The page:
Cell Phone Safety
Who’s at risk?
Drivers who use cell phones have a higher risk of collision than drivers who don't. Research shows that drivers actively involved in cell phone conversations experience slower reaction times and miss traffic signals. Driving can be significantly impaired with both hands-free and hand-held phones.
If you’re a cell phone user, you can reduce your risk. Here’s how:
- Pull over to the side of the road before beginning a cell phone conversation, or wait until you reach your destination. The safest time to use a cell phone while driving is when stopped.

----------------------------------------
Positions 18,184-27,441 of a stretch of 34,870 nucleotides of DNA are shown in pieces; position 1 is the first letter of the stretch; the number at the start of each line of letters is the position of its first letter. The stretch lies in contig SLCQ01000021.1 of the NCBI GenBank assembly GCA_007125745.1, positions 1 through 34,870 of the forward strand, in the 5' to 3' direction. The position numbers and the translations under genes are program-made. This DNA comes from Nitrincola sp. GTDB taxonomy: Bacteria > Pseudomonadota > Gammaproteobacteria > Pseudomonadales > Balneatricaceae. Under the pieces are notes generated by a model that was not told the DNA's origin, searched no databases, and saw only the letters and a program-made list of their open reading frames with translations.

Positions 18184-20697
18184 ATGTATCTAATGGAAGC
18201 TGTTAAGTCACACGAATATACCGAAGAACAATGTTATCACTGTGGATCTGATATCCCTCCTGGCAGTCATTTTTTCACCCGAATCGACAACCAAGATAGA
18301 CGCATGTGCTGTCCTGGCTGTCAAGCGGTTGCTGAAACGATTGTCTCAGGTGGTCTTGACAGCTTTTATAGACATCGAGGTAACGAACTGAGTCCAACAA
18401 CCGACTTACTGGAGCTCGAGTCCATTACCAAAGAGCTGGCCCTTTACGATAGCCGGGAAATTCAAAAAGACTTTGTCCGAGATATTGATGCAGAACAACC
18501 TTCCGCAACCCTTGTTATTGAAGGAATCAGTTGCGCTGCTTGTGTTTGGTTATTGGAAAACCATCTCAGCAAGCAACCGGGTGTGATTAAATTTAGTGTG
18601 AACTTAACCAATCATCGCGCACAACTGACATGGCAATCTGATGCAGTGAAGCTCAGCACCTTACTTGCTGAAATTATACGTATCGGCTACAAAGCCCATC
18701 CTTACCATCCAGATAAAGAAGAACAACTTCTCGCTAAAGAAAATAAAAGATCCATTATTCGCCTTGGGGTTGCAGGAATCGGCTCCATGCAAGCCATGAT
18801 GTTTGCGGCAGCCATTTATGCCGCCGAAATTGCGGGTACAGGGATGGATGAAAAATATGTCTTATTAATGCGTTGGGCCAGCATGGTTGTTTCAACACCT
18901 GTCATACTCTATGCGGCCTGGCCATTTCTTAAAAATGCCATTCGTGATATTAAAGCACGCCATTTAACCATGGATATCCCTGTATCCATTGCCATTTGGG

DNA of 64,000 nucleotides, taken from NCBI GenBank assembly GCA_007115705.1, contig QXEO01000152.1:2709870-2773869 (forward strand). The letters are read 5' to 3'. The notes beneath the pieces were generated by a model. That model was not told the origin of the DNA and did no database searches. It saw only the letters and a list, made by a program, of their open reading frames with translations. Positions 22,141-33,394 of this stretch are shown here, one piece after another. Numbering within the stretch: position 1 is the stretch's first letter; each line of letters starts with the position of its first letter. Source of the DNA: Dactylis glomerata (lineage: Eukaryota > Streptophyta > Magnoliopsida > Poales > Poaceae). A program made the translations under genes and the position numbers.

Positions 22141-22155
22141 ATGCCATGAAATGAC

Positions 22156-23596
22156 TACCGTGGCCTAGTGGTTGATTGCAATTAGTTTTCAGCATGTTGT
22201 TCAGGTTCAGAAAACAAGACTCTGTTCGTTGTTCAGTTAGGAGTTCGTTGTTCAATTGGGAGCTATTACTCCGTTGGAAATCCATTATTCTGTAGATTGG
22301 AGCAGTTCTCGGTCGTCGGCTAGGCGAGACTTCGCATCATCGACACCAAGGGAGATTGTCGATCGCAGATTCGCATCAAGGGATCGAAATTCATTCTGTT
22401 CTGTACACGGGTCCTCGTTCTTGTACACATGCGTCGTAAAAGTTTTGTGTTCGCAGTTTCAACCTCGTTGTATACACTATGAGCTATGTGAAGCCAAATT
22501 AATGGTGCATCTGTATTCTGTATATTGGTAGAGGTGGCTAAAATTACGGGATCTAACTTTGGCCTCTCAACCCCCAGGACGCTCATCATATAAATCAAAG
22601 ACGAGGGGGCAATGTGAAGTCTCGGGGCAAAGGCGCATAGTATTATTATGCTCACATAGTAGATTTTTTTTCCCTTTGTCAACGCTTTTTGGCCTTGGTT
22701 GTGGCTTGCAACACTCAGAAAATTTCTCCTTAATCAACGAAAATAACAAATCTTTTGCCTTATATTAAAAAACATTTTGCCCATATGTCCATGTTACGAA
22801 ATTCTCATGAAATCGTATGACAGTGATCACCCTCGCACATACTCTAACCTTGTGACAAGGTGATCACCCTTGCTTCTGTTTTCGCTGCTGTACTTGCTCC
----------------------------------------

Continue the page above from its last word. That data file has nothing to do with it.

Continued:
- If you must use a cell phone while driving:
- Keep both hands on the steering wheel and your eyes on the road; remember that safe driving is the priority.
Assess the current traffic situation before making or receiving any calls. Do not answer or dial the phone when driving in hazardous conditions, such as at high speeds or in bad weather. Become familiar with how to use the phone. Read the manual and know how to use the available features. Program frequently-dialed numbers into the speed dial feature, so you need to press only a few buttons to make a call. New drivers face higher crash risks as they are learning to drive. It’s recommended that teenage drivers do not use cell phones while driving during their graduated licensing period.
Content used with permission from the National Safety Council, a membership organization dedicated to protecting life and promoting health.
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This content was last modified on: 08/11/2008